The sensor for blood-flow need with neural activity and exercise is not known. We tested the hypothesis that accumulation of electrons in cytosolic free nicotinamide adenine dinucleotide (NAD) activates redox signaling pathways to augment blood flow.
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NADH: sensor of blood flow need in brain, muscle, and other tissues
The FASEB Journal express article 10.1096/fj.00-0652fje. Published online April 6, 2001.
NADH: sensor of blood flow need in brain, muscle, and other tissues
Yasuo Ido*1, Katherine Chang1, Thomas A. Woolsey2, and Joseph R. Williamson1
*Diabetes and Metabolism Unit, Boston University Medical Center. Hospital, 88 East Newton St., Boston, MA; 1 Department of Pathology; 2Department of Neurology and Neurological Surgery, Washington University School of Medicine, 660 South Euclid Ave., St Louis, MO
Corresponding author: Joseph R. Williamson, Department of Pathology, Box 8118, Washington University School of Medicine, 660 South Euclid Ave., St. Louis, MO 63110-1093. E-mail: jrw@PATHOLOGY.WUSTL.edu
The sensor for blood-flow need with neural activity and exercise is not known. We tested the hypothesis that accumulation of electrons in cytosolic free nicotinamide adenine dinucleotide (NAD) activates redox signaling pathways to augment blood flow. NAD is the primary carrier of electrons from glucose and lactate for ATP synthesis. Because increased glycolysis transfers electrons from glucose to NAD+ faster than they are used for mitochondrial ATP synthesis, electrons accumulate in cytosolic NADH. Because cytosolic NADH and intra- and extracellular lactate/pyruvate (L/P) ratios are all in near-equilibrium, NADH can be increased or decreased by i.v. lactate or pyruvate. Here, we report that elevated plasma LJ`P in non-nal rats increases blood flow in numerous resting tissues and augments blood flow increases in activated somatosensory (barrel) cortex and contracting skeletal muscle. Increased flows are largely prevented by injection of pyruvate (to lower L/P), a superoxide dismutase mimic (to block vascular effects of superoxide), or an inhibitor of nitric oxide synthase (to block *NO vasodilatation). Electrons carried by. NADH, in addition to fueling ATP synthesis, also fuel redox signaling pathways to augment blood flow in resting and working tissues. These novel findings are fundamental to understanding blood-flow physiology and pathology.
Key words: diabetes *glycolysis * NAD * nitric oxide * redox * superoxide * whisker barrels *work
The coupling of work to increased energy metabolism and augmented blood flow was recognized more than 100 years ago (1, 2). Increases in blood flow are widely viewed as a response to increased need for 02 and substrates (e.g., glucose, lactate, and lipids) for ATP synthesis and for removal of byproducts of energy metabolism. Recent studies show that brain blood-flow and glucose use with neural activity, surprisingly, exceed concomitant increases in 02 cons~rnption by as much as 10x despite normal or elevated 02 levels (3, 4). Furthermore, although increased blood flow is a hallmark of physiological work, enhanced flow is not required to support augmented glucose uptake for brief periods of neural activity (5-7). Mediators that increase blood flow are known, but the sensor(s) of blood-flow need has not been identified and the signaling cascade(s) that increase flow are not understood. Nerve and muscle work are fueled by hydrolysis of ATP to ADP, which activates glycolysis to replenish ATP. The electrons and protons that drive ATP synthesis are carried primarily by the cofactor NAD (8). With increased glycolysis, both the transfer of electrons and protons from glucose to cytosolic free NAD+—reducing it to NADH—and the production of pyruvate exceed their use for mitochondrial ATP synthesis by oxidative Phosphorylation (OP). Excess electrons and protons accumulating in NADH drive reduction of pyruvate to lactate coupled to oxidation of NADH to NAD+ by lactate-Dehydrogenase (DH) (Equation 1). This condition accounts for increased lactate production during aerobic work in brain and muscle (9-13).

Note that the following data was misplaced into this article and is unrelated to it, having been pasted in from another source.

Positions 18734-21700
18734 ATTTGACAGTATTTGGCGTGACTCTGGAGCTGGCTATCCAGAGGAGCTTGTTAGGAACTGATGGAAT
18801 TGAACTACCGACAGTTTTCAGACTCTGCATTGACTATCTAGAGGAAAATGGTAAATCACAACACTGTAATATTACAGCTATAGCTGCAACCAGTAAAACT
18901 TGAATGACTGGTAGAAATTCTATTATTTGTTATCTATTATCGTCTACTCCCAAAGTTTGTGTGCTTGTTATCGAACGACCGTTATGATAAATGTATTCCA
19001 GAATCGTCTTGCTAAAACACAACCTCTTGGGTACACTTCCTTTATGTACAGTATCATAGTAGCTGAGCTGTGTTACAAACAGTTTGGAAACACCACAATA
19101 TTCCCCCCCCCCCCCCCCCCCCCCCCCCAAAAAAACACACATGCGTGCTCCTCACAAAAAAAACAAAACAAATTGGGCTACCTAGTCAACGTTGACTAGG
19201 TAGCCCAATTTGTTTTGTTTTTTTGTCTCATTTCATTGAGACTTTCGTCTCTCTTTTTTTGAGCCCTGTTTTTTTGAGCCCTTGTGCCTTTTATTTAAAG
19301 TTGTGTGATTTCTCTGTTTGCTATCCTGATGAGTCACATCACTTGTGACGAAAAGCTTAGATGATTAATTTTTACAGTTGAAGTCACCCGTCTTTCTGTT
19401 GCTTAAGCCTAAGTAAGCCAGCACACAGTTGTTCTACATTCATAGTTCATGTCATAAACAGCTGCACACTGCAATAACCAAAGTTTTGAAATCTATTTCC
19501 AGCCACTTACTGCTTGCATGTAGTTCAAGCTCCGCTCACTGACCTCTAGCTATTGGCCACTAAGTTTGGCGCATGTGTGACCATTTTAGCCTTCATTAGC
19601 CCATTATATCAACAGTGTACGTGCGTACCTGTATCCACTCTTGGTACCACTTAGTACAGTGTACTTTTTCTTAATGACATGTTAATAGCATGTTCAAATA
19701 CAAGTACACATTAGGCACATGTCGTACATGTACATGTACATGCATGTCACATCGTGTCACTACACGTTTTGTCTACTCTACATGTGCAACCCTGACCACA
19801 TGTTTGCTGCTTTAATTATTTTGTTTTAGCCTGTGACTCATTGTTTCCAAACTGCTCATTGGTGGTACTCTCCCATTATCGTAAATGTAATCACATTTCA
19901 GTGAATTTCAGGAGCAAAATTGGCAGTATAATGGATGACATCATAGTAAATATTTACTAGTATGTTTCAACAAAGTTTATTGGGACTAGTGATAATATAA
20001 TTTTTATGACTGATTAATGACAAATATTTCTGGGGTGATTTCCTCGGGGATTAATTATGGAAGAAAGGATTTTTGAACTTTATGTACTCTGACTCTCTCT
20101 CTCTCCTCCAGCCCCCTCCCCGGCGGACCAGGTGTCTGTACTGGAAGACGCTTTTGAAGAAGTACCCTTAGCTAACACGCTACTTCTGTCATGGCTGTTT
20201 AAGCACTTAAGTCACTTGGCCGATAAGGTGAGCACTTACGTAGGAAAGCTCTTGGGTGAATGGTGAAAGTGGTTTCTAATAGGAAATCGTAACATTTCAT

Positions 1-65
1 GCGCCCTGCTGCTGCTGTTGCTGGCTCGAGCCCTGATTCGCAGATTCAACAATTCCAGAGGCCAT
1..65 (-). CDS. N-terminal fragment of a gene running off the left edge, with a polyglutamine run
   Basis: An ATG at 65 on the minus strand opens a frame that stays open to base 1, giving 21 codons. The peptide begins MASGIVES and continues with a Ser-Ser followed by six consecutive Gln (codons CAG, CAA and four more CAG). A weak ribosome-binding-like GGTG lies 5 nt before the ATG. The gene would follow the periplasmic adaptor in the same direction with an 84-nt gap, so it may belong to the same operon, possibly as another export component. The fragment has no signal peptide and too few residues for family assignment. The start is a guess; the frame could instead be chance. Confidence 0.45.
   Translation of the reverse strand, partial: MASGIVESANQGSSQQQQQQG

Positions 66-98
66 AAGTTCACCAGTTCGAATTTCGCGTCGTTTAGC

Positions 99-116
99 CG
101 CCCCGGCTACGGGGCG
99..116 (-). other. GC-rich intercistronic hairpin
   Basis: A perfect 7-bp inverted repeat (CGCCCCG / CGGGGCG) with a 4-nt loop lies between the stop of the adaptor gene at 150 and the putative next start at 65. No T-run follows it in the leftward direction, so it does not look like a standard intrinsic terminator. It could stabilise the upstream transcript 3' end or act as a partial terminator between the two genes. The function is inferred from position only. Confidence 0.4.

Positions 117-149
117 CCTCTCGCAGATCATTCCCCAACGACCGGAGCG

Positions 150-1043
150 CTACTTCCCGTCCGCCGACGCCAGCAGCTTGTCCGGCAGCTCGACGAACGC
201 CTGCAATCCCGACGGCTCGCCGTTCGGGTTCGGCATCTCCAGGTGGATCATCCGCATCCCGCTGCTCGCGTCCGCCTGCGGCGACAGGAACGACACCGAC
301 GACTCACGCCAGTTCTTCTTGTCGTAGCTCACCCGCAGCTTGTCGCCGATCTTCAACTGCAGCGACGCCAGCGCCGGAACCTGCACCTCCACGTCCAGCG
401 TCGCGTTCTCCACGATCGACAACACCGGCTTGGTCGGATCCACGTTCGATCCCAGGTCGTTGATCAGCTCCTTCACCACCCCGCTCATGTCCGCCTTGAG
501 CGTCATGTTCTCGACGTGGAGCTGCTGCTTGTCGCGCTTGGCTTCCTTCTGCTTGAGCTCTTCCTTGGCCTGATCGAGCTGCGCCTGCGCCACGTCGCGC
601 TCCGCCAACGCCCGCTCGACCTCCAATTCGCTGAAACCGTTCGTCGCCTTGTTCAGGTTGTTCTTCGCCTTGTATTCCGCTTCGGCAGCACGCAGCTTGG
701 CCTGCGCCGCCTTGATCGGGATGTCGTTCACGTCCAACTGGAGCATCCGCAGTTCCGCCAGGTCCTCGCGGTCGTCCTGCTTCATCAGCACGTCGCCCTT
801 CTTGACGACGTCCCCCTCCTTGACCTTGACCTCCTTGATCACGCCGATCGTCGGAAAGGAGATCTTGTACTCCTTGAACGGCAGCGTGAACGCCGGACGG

Observations in diabetic animals first suggested to us that accumulation of electrons in NADH might augment blood flow. Increased flows in tissues affected by diabetic complications are linked to accelerated flux of glucose via the sorbitol pathway. Specifically, the oxidation of sorbitol to fructose is coupled to transfer of electrons and protons from sorbitol to NAD’ increasing NADH as with increased glycolysis. This redox change is independent of glycolysis, work, and oxygen tension (14-17); both redox. change and increased blood flows are prevented by inhibitors of the sorbitol pathway. When ATP synthesis by OP is limited by availability of oxygen (i.e., hypoxia), glycolysis is increased to augment ATP synthesis by substrate Phosphorylation (SP), electrons accumulate in NADH in the cytosol (as well as in mitochondria), and blood flow is increased (14, 17-20) just as with aerobic work. We introduced the term “hyperglycemic pseudohypoxia” to emphasize similarities between effects of hyperglycemia and hypoxia on blood flow and accumulation of electrons in NADH (14).
The coupling of increases in NADH and blood flow under such diverse metabolic and functional challenges as exercise, hyperglycernia, and hypoxia led to the hypothesis tested here: Accumulation of electrons in NADH signals blood-flow need and activates redox signaling pathways to augment flow.